To avoid falling victim to disguised ads, users should be vigilant while navigating digital platforms. They should critically assess the content they encounter and pay attention to visual cues that may indicate sponsored material.

6. Misdirection

The misdirection dark pattern diverts users’ attention away from important information or manipulates them into making unintended decisions. Design elements like labels, images, or visual cues are strategically placed to mislead and guide users towards actions that benefit the website rather than the user.

Misdirection tactics are commonly employed during checkout processes to steer users towards unwanted add-ons or additional purchases. For example, a pop-up advertisement labelled ‘continue’ may lead users to a new browser tab full of sponsored content instead of proceeding with their intended action.

To avoid being misled by misdirection, users should read all prompts carefully and question any unexpected or seemingly out-of-place visual cues. Double-checking the legitimacy of pop-ups and advertisements can help users avoid falling into this dark pattern trap.

7. Friend Spam

Friend spam refers to the deceptive use of language or design to deceive individuals into unknowingly inviting their friends to join a service, app, or website without their consent. This dark pattern exploits users’ social connections to expand the service’s user base.

In the past, social media platforms have been criticised for using friend spam tactics to expand their networks. For example, LinkedIn faced backlash for sending emails to its users’ contacts without their explicit permission, encouraging them to join the platform.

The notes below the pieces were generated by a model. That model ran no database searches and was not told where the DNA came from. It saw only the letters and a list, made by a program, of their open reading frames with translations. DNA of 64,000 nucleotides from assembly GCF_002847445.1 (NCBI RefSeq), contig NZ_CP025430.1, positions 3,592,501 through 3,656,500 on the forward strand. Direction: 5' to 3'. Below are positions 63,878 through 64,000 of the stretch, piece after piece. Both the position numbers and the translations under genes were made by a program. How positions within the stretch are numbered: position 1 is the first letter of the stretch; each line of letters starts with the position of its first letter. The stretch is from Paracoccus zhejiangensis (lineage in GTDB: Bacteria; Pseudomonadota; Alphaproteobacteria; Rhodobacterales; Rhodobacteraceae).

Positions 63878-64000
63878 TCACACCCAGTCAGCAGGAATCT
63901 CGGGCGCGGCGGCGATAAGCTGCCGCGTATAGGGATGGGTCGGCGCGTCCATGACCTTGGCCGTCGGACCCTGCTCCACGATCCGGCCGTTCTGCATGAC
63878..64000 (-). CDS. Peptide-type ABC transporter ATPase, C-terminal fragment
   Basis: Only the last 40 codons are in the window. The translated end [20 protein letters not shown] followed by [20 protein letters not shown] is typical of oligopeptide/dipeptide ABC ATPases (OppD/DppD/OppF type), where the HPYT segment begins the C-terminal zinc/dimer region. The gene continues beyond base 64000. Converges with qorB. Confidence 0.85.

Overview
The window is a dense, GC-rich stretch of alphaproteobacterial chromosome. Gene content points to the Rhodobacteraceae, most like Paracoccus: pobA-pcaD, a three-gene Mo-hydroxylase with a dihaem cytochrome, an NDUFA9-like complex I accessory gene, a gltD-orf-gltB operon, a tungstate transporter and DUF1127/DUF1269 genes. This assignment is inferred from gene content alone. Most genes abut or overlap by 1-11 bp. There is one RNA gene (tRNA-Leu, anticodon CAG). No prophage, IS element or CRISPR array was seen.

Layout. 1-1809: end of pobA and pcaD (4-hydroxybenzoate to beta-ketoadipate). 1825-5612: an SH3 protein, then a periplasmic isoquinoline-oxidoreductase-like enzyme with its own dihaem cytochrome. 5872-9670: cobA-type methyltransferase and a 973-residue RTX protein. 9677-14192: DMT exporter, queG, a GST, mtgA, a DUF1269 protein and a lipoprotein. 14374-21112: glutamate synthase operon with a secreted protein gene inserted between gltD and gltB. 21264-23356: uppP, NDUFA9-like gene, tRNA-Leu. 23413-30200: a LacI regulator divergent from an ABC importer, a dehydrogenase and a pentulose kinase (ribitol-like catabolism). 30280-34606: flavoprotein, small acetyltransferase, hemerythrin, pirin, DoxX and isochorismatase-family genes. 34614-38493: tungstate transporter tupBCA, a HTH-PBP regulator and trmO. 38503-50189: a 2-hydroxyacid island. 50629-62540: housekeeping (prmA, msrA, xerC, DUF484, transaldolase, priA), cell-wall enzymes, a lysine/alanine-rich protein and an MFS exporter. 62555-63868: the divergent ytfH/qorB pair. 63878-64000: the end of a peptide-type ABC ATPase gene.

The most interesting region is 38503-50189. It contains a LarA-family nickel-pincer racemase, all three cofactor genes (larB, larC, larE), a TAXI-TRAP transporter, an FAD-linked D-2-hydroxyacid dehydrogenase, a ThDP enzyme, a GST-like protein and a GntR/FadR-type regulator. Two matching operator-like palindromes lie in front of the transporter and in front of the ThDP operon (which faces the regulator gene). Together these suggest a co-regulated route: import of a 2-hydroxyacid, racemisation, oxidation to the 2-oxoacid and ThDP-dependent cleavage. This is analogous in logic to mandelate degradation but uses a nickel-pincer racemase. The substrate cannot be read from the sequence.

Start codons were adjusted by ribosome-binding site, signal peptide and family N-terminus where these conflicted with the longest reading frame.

To avoid falling into the trap of friend spam, users should be cautious when sharing personal information with any platform or service. They should verify the implications of granting permission for such actions and refrain from inadvertently spreading unwanted invitations.

8. Confirm Shaming

Confirm shaming is a type of dark pattern that manipulates user behaviour by using shame, guilt, or social pressure. Some patterns of language can make users feel like they’re making a bad decision or missing out on something valuable. This can be coercive and may cause them to take actions they wouldn’t have otherwise taken.

Imagine a scenario where a website displays a message to discourage users from cancelling their sign-up. The message says, “If you quit, you’ll lose your 50% introductory discount. Do you really want to pay full price later?” This type of tactic is manipulative and uses psychological pressure to sway user choices. To avoid being influenced by confirm shaming, users should recognise and question emotionally charged language or design elements that attempt to make them feel guilty or anxious. They should make decisions based on their genuine preferences rather than external pressure.